The Complete Life: Pro Skier, Mountain Guide and Mom Jessica Baker

There's no guidebook for how to be a mountain guide, pro athlete and mom. But Jessica Baker's learning how day by day, and she loves sharing her experiences with others. We asked her what it's like to balance her goals in the mountains with mom time. Here's what she said.

There’s nothing traditional or predictable about what I do, but I think that’s part of what drew me to this way of life. I’m a professional skier, mountain guide, and athlete. I’m also a mom, a wife, a sister, a gardener and yogi.  I’ve never been one to sit at a desk—I was antsy throughout school—but I love to learn, explore and expand my mind and skills. Being a professional athlete and guide has allowed me to push my physical and mental abilities. My lifestyle and profession feed me. I look forward to going to work, and my “office” view is spectacular.

Balancing my professional life with my own goals in the mountains is one of the toughest things I struggle with in my profession. I spent years of my life exploring skiing and climbing terrain for myself, for my own personal goals, fueled by selfish motivation. As my career evolved and I had accomplished many of my personal athletic goals, I started to share my skills, whether guiding, working for my sponsors or competing on the big mountain freeskiing circuit, which ultimately cut into my personal time as an athlete. But to make it as a professional athlete, and to expand and evolve, I’ve found this to be the most sustainable over time. And I enjoy sharing my passion with others, so it’s a good fit. It’s just a matter of finding my own time to go into the mountains. ideally with my favorite partner, my husband. So I try to do something for myself at least once a week in order to maintain the stoke and drive that got me where I am. Sometimes my schedule gets too hectic to accommodate those personal trips, but when I do, I find it very rewarding and inspiring.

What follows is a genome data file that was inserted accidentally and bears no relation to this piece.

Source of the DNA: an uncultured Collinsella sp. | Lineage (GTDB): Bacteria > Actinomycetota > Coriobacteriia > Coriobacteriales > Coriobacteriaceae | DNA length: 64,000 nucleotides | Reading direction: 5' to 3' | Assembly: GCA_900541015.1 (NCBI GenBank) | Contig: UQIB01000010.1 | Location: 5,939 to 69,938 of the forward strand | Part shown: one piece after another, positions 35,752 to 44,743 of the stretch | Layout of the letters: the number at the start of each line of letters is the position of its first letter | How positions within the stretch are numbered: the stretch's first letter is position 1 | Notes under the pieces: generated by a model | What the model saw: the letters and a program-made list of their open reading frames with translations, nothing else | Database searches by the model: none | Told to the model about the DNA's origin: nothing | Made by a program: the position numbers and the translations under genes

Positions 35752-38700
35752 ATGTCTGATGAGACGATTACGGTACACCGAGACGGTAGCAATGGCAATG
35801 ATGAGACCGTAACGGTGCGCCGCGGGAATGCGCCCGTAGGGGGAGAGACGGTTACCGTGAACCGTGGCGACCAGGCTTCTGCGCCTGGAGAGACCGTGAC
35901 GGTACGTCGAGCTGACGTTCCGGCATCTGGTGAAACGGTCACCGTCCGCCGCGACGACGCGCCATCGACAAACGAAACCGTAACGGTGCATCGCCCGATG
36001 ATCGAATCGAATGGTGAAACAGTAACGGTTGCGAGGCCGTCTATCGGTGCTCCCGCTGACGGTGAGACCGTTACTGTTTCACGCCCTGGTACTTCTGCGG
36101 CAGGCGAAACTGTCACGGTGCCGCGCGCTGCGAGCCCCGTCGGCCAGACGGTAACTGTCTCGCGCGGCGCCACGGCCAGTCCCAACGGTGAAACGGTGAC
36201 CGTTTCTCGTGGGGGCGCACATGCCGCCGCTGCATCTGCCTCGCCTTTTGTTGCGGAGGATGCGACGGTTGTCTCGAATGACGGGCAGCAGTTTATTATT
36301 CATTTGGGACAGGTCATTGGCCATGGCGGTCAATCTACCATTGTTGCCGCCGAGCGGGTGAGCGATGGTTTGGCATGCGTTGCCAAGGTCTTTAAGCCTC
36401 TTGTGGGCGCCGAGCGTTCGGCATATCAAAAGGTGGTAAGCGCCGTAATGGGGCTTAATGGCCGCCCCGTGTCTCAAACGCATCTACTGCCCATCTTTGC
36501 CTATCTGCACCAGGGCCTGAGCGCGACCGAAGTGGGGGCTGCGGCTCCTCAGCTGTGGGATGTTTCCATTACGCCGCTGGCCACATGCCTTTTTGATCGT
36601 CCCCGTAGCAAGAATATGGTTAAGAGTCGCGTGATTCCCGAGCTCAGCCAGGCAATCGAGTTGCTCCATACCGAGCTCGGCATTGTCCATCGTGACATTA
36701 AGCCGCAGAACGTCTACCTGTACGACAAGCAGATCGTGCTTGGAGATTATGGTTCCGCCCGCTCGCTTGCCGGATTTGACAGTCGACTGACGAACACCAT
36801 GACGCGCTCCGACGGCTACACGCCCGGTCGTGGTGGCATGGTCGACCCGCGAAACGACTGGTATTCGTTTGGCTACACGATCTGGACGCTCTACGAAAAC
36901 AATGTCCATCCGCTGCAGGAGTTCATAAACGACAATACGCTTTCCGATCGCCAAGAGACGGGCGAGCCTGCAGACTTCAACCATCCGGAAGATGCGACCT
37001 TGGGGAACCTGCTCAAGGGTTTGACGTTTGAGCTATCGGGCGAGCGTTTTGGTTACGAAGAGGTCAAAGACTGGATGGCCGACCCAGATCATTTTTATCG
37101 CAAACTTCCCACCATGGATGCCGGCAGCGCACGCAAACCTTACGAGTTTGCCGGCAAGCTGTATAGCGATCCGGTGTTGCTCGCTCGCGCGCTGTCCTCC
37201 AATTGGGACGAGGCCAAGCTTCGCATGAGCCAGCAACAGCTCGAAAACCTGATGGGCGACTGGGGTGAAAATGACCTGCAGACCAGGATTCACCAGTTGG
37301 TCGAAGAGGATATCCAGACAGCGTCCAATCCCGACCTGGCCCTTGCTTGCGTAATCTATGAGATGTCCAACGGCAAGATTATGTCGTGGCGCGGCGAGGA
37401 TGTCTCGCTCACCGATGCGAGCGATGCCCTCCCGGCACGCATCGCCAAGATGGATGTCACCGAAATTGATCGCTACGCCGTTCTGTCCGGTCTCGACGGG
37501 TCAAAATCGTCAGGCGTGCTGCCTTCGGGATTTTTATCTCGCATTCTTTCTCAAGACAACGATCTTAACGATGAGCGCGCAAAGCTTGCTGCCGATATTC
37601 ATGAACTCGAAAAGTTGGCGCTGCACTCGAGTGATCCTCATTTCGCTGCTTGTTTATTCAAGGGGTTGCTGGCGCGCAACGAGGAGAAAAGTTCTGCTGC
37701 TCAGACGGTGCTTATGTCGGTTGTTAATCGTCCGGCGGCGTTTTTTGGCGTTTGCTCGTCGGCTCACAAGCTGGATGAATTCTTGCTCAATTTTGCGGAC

I’m fairly new to having a family,  I gave birth to a baby girl just under a year ago.  Let’s just say it’s a big experiment at the moment. I’m a huge fan of sharing my experiences with my family. I try to bring both my husband and my baby girl along with me when I can. This past spring we went to Alaska for six weeks together. Our baby came along on a sport-climbing trip with us in the Southwest desert. We will be going to the International Snow Science Workshop together, and many more adventures to come. 

I often think of the indigenous American women I’ve read about, or even some current cultures in Africa, that just strap a baby on and continue on with life, work and daily adventures. Baby isn't a hinderance, but rather an addition. Of course, there are times where I’m limited. Baby and hubby can't always come along due to exposure or logistics. I do feel my work schedule can be challenging for finding good baby care because my husband and I often have alpine starts, getting up between 1 a.m. and 5 a.m. And often we don't get home until later in the evening. Thank goodness for our nanny and family help.